• lilbittyt13 Jan 10, 2008

    Humm ? thefensk and Phroge must have worked as clerks or know someone who does . I worked as a clerk and a manager at a "stop & rob" .Mostly my clerks and I were tested with the minor trying to buy beer ( even had some after concerts when you could not walk in the store it was so crowded).
    My favorite reaction was when you card someone (not old enough) who actually gives you their ID and then is amazed you can hold it and turn it over to Law enforcement for attempting to purchase under age....dumm da dum dum .

  • the big guy Jan 10, 2008

    I may be wrong but I am pretty sure that it is also illegal for a person underage to attempt to buy tobacco products, so by the ALE sending them in the store to do so is also breaking the law

  • Travised Jan 9, 2008

    They have tightened the sales amazingly. I could walk up to the counter and buy 4 different types of cigs, not show ID and walk out... I was 15. They decided to first card me the month I turned 18. I seriously laughed at the counter. I asked the seller you are just NOW carding me? I have been buying here for 3 years! Her face almost turned white.

    When I was carded in my 30's I was in shock. I told the counter I had not been carded since I just turned of age. They must card everybody at that location.

    No, The bust is an annual drill. My friend was caught bu doing a "judgement call" based on the persons look. Now she cards ALL persons buying tobacco no matter what. That way she and the store are covered. You made it to the store, you should have ID on you if you are out of home.

  • Eduardo1 Jan 9, 2008

    I feel that sting operations with Tobacco are really entrapment, same as the shows on TV with huge amounts of Police power going after girls going up to "Johns" for $10-25 sex. He wants, she wants it, all adults, so what! If toy want to deter something, do more stings with underage alcohol sellers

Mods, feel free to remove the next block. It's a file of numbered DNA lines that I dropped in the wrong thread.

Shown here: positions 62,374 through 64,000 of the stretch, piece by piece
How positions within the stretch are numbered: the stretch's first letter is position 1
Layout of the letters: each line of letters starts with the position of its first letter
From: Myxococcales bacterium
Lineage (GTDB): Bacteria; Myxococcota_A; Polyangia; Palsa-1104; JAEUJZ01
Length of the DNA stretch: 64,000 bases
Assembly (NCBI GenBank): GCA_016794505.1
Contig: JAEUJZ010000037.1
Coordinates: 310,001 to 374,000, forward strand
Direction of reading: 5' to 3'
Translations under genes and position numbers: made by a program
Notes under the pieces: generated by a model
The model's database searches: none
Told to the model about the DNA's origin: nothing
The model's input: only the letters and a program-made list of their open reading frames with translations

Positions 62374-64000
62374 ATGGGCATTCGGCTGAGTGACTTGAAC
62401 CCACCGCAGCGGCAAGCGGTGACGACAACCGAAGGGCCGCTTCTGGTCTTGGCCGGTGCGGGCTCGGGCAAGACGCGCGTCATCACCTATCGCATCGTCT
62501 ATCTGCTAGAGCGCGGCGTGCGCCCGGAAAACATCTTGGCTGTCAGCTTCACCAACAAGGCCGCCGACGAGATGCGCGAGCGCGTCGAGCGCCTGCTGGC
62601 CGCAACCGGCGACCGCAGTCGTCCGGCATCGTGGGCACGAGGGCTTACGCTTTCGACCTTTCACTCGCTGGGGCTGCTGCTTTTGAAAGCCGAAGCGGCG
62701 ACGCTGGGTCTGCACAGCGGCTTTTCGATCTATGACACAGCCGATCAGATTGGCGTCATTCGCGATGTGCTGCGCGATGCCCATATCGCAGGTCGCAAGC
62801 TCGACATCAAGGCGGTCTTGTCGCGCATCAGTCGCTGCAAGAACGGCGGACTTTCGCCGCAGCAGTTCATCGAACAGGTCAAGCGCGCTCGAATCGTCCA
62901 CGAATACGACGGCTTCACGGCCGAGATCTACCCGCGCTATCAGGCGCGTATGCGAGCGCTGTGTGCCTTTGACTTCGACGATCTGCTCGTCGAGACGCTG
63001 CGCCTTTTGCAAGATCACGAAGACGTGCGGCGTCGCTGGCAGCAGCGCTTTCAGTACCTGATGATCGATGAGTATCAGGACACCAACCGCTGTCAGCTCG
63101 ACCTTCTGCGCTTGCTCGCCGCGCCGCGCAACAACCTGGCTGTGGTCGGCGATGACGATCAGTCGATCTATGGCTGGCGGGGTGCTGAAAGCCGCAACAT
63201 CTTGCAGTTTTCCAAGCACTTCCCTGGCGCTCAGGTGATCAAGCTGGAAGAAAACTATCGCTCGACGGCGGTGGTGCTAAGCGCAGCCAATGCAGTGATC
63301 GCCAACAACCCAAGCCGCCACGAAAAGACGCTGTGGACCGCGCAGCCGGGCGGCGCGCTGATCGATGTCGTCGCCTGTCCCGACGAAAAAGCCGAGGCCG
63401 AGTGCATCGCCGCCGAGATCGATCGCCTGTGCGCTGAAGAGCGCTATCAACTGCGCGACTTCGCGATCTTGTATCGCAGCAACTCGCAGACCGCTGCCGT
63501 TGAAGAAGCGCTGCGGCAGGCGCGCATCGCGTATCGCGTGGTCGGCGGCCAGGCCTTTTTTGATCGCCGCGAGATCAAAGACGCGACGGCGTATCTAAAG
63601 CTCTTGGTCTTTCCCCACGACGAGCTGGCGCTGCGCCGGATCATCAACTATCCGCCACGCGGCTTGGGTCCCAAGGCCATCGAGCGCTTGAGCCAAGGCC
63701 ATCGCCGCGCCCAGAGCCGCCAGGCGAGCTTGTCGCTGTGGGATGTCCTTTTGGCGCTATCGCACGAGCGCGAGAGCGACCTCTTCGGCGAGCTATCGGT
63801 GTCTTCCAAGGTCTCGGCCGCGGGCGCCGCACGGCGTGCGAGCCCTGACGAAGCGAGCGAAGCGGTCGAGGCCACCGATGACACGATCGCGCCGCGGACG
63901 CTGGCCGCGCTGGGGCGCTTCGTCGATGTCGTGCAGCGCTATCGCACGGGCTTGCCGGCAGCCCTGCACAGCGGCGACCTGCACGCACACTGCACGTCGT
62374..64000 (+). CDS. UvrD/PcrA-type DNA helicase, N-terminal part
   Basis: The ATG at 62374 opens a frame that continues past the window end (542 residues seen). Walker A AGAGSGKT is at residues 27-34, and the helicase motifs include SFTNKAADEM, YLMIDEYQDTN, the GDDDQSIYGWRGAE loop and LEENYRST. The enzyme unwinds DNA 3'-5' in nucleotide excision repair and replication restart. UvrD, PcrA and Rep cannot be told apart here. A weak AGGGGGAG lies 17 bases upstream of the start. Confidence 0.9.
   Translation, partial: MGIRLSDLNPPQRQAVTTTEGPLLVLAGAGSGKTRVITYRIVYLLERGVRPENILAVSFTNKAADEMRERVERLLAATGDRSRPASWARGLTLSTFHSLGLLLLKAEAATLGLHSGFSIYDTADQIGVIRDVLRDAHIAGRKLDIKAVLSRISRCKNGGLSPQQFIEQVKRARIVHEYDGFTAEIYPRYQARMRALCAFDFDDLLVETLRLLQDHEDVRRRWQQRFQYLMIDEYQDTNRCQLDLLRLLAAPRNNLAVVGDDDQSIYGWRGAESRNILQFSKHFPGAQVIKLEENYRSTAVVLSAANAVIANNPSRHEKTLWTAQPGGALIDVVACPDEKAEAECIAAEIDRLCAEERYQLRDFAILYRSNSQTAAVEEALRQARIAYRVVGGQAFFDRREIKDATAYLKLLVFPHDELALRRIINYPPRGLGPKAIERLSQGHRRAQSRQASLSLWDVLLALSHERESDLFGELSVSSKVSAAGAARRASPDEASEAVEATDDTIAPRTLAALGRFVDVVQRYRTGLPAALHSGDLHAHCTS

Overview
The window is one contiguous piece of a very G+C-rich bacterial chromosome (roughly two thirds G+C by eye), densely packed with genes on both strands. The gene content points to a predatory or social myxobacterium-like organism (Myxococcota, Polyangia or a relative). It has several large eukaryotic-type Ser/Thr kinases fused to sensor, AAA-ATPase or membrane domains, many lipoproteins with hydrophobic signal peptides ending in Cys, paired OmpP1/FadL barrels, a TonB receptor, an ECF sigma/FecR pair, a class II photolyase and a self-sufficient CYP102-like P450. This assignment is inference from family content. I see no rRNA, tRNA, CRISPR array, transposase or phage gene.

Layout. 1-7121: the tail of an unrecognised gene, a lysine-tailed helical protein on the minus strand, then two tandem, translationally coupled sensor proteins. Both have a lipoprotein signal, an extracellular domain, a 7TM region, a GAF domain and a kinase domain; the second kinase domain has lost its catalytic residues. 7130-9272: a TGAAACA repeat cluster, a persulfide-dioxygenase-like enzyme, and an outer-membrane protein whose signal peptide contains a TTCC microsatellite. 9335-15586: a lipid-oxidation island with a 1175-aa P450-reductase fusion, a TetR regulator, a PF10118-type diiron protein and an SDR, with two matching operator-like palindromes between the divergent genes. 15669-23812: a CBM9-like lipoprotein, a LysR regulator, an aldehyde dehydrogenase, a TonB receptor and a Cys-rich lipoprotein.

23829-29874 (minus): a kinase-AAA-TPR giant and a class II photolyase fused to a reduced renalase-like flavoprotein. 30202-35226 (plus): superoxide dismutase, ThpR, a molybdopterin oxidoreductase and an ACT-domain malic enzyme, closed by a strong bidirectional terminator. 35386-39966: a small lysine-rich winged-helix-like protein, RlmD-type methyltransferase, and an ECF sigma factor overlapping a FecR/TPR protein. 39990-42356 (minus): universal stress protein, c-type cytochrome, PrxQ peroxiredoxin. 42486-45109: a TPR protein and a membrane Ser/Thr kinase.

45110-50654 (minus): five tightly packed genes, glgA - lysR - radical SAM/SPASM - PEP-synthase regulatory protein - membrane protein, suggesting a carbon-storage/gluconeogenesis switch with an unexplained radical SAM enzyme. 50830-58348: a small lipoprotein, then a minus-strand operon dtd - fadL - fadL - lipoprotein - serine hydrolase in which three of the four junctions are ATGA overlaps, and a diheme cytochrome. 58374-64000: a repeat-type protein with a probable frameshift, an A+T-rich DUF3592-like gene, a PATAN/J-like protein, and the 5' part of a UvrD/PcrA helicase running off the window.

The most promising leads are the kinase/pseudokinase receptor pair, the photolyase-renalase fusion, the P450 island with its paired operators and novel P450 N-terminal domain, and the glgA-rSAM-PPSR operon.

• Clownsruletheworld Jan 9, 2008

    I can't help but think that is another huge waste of taxpayer money. There are so many huge problems facing this state, and for resources to be squandered in a Stasi-like effort that ultimately hurts low-income convenience store workers seems ridiculous. I know that tobacco is toxic, as does most everyone else over the age of ten, and if people still want to smoke for some idiotic reason, then ALE is not going to stop them, especially with foolishness like this.

  • bushretard Jan 9, 2008

    wow...I feel so much safer now...good job ALE!

  • richard2 Jan 9, 2008

    If you can't check id's then you don't need to sell the products. Simple. Problem solved.

  • angora2 Jan 9, 2008

    My niece was caught buying cigs underage and her punishment was to be part of a sting. She went into convenience stores and tried to buy cigarettes. If they sold them to her, they got busted.

  • Justin T. Jan 9, 2008

    The real problem I've seen is selling "cigar wraps", "blunt wraps", etc. to minors. Everybody does know that when you see these in gas stations (or similarly unusual flavored cigars) that these products are used exclusively to smoke pot.

    Nobody seriously thinks a green apple or pineapple flavored cigar is being smoked as a cigar, do you?

  • Raydianse Jan 9, 2008

    even 5 year olds know smoking is bad, if they want to smoke they are going to, i would rather them by it from the store than have to hustle themselves around for a pack of smokes.